Canadian Investigators Level Charges In Price Fixing

The Competition Bureau in Canada has named 11 companies and 13 individuals in what it says has been a price-fixing scam at a number of gas stations in various Canadian markets, and three of the companies have already pleaded guilty.

The agency brought criminal charges against 11 companies and 13 people tied to various Quebec companies, and three companies pleaded guilty, including Ultramar, one of the largest marketers and refiners of petroleum products in Canada.

Ultramar was fined $1.85 million, while one of its regional sales representatives, Jacques Ouellet, was fined $50,000 by the Competition Bureau and was fired by Ultramar, according to Canwest News Service.

Bureau commissioner Sheridan Scott told Canwest News Service she believes 21 out of 22 gas stations in Thetford Mines, 23 out of 24 stations in Victoriaville, and 56 out of 65 stations in Sherbrooke cooperated to fix prices from 2005 to 2007. Stores in the community of Magog were also involved in the investigation.

An Ultramar spokesman told Canwest News the company is shocked that an employee was found to have participated in the price-fixing.

"All our people in the sales department know this is something that’s prohibited. We have a strict code of conduct," Louis Forget, Ultramar’s vice president of public and government affairs, told Canwest. "So to have one of our employees involved in something like that is a shock for everybody."

Forget said Ultramar pleaded guilty to the charges once it heard the evidence against Ouellet. For the eight companies that pleaded not guilty, the case will go to criminal trial in Quebec Superior Court.

The other companies that pleaded guilty included Les Petroles Therrien Inc. and Distributions Petrolieres Therrien Inc., operating under the banner Petro-T. Both were fined $179,000. The companies that pleaded not guilty sell under the banners of Esso, Shell, Petro Canada, Irving, Olco and Sonerco.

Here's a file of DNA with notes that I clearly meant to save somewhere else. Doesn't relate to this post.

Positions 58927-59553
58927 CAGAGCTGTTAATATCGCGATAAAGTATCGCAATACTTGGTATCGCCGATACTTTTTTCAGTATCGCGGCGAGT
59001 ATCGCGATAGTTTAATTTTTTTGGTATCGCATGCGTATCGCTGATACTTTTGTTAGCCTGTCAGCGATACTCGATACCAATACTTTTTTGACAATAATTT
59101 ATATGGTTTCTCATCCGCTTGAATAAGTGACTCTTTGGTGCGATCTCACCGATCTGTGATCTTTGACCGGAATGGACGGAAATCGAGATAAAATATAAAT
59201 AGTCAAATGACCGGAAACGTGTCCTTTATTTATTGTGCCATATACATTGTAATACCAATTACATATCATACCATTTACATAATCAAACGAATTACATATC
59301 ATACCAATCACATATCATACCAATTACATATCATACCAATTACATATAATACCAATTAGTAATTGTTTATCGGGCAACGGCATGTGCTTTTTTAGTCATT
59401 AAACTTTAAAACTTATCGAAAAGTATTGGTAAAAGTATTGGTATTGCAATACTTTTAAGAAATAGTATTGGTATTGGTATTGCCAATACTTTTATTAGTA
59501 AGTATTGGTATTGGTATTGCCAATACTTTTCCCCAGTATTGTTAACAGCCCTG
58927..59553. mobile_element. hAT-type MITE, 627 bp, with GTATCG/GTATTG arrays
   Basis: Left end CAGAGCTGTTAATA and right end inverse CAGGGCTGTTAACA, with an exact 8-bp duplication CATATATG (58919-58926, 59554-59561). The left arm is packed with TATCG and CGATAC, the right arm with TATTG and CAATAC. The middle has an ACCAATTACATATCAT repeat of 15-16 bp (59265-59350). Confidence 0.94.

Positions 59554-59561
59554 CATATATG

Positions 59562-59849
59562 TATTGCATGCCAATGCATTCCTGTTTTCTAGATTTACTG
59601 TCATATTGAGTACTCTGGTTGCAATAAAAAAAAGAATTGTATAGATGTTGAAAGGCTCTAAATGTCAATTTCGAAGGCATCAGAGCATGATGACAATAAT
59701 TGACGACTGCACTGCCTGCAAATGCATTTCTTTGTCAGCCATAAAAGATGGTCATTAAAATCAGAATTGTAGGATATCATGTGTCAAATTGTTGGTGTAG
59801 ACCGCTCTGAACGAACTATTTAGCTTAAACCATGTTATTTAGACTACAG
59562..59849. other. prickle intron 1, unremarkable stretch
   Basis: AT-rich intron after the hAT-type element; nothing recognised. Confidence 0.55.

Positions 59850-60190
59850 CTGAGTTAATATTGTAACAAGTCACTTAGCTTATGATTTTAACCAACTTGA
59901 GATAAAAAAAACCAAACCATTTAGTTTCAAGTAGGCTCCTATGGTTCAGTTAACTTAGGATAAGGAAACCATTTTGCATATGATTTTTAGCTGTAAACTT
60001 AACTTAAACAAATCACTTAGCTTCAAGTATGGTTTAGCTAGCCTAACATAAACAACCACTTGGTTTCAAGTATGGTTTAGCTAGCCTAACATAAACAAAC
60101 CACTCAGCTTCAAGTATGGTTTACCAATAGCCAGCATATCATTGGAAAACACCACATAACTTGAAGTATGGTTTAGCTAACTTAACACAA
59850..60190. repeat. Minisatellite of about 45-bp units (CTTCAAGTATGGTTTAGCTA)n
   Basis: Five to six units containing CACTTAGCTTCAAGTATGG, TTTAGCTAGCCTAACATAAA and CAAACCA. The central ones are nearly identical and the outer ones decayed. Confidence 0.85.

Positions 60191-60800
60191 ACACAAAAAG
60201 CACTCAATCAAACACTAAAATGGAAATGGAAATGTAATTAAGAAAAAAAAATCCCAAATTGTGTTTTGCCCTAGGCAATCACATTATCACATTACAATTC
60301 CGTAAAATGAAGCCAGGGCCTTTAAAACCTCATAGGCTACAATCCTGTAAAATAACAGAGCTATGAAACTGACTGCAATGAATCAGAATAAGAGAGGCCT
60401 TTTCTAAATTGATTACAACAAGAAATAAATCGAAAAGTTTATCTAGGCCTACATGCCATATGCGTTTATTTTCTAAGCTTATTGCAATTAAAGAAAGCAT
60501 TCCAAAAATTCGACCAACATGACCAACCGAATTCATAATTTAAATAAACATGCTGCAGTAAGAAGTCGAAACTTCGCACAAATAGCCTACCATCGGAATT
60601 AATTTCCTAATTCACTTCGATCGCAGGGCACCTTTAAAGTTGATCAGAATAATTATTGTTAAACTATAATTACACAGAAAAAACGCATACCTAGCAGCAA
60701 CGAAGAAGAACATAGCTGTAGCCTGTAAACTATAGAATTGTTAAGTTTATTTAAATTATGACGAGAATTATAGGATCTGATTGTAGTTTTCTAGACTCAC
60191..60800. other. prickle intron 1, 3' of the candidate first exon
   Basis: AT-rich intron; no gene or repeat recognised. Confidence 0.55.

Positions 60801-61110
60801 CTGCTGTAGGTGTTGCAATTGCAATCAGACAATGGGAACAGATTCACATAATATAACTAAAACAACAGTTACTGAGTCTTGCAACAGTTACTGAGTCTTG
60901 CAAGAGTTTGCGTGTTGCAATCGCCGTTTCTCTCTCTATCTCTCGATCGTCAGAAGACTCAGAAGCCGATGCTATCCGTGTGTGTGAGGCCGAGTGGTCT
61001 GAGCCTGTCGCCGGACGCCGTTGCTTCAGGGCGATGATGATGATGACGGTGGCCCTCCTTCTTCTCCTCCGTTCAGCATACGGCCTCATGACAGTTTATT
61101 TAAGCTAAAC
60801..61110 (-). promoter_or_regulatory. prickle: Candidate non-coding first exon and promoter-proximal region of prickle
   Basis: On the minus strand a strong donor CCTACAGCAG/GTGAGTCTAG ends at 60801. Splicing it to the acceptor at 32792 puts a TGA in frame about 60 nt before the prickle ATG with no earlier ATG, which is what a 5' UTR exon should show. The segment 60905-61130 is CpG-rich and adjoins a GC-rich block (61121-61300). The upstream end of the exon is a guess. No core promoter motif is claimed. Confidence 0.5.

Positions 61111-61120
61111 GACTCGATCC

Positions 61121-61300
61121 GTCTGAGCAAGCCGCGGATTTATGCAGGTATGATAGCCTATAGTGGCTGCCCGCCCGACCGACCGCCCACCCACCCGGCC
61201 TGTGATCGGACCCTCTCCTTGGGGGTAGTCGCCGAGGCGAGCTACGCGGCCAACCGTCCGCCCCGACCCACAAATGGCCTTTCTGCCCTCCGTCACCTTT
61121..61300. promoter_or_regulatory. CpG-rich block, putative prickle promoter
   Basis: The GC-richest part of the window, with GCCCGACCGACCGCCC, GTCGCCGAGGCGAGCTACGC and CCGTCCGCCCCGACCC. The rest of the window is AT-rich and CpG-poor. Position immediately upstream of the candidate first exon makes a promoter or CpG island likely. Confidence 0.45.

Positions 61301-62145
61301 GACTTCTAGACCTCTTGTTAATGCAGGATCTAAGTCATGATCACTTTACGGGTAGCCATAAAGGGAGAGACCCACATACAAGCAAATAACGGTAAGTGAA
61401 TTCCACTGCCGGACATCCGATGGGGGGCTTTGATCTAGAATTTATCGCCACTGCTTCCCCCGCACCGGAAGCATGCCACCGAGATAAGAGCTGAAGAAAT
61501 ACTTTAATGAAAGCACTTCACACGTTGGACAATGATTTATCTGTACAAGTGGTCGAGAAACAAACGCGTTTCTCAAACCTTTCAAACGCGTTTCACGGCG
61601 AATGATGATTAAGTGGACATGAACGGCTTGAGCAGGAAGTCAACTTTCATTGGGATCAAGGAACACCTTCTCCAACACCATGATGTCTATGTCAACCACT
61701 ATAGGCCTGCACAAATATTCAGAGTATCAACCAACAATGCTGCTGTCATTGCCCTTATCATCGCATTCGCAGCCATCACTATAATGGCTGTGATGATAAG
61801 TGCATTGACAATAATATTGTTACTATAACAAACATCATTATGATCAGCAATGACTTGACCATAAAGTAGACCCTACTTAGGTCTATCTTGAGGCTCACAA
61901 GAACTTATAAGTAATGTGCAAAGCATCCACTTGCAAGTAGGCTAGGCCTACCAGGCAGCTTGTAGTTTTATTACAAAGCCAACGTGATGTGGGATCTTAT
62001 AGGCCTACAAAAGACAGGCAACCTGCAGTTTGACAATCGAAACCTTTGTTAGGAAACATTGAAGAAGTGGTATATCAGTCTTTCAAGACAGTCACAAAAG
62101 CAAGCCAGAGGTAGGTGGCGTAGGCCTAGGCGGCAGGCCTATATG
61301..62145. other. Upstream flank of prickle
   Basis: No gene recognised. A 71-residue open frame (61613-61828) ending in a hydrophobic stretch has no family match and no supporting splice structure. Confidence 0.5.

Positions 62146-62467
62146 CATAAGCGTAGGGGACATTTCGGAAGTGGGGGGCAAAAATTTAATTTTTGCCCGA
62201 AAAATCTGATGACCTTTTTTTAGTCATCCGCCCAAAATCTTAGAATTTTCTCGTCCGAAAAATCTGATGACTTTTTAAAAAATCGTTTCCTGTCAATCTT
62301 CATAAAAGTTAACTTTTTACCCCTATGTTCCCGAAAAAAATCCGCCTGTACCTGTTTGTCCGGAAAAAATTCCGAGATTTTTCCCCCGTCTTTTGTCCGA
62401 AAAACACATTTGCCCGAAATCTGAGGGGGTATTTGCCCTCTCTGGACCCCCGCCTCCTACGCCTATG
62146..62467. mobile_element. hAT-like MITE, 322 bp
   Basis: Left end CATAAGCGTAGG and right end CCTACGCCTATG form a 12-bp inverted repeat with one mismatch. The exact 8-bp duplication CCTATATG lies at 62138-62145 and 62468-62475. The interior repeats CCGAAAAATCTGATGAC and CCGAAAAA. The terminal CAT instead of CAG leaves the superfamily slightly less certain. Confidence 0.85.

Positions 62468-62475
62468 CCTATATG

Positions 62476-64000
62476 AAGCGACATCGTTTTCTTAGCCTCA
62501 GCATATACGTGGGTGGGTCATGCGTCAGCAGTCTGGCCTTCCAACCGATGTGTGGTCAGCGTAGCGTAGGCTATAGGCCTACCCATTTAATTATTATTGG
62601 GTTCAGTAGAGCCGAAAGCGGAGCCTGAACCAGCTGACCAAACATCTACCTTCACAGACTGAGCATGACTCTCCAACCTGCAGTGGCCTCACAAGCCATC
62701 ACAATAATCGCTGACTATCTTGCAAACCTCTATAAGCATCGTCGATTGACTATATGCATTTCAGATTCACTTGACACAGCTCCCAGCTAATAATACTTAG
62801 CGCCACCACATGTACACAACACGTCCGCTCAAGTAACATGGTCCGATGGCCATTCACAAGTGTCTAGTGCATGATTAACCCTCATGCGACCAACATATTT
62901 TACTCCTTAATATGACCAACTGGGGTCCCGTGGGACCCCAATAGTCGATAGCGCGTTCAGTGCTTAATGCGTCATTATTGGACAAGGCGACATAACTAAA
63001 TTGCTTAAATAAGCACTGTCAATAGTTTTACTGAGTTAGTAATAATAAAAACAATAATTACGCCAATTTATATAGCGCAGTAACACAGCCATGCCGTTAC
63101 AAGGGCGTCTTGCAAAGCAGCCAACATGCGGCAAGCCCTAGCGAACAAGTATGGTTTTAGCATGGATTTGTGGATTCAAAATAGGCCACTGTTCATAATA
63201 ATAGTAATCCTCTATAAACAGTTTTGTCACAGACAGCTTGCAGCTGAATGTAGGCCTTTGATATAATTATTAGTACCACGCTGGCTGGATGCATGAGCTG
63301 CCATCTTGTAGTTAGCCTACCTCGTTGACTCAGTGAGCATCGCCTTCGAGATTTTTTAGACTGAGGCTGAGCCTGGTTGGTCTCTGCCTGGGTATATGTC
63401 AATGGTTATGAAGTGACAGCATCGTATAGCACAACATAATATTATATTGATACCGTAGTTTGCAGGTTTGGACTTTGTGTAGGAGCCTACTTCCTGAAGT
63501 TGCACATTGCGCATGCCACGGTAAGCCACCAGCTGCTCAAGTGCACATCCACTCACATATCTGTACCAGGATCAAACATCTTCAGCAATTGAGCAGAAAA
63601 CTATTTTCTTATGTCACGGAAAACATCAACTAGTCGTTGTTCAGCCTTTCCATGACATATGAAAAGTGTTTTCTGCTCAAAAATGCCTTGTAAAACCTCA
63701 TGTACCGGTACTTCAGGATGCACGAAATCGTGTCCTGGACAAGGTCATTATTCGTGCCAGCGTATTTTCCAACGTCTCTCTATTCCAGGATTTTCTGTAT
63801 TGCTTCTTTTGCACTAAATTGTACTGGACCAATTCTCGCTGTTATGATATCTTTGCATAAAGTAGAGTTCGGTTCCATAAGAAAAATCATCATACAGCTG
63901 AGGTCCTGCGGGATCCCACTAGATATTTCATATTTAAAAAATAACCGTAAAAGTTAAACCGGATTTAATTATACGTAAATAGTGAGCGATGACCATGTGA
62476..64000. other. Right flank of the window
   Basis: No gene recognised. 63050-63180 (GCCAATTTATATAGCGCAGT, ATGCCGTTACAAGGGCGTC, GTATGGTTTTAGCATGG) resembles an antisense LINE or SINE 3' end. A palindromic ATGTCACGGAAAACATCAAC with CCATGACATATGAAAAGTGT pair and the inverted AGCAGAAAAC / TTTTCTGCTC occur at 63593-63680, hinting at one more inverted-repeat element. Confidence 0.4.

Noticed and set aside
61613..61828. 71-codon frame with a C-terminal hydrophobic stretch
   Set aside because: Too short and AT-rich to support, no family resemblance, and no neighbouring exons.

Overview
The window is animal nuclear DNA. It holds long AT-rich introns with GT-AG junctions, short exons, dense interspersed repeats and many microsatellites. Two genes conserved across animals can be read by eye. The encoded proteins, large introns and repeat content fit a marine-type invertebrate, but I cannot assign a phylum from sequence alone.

Scott, the Bureau commissioner, said the companies in question phoned each other in advance to determine a price and a time to change the price.

The Competition Bureau said that, while some of the accused operated under the name or "banner" of a major oil company, in those cases the local operators of the gas stations were responsible for setting the final price at the pump.

Among the companies charged were Phillippe Gosselin and Associes Limitee, Alimentation Couche-Tard, Les Petroles Global Inc., Varietes Jean-Yves Plourde Inc., Les Petroles Cadrin Inc., Quebec Inc. and Ultramar.

On June 13, Alimentation Couche-Tard said it had officially reviewed the accusations made against it and two of its employees by the Competition Bureau in four cities in Quebec.

“While Couche-Tard takes these accusations very seriously, the company intends to defend itself vigorously,” the company’s statement said. “Couche-Tard has always instituted very clear policies to ensure that its activities are in complete compliance with applicable laws and regulations, including the Competition Act. Couche-Tard management has never supported work practices that run contrary to the law or the interests of our customers and for this reason, we have fully collaborated with the investigators’ work.”

“At Couche-Tard, the trust of our customers has always been our top priority,” the company said. “Well-established across Quebec, Couche-Tard has always been actively involved in the heart of communities in which it does business and hopes to continue this privileged relationship. It should be noted that these accusations have not been proven. Given the nature of the investigation underway, Couche-Tard will not comment further at this time.”

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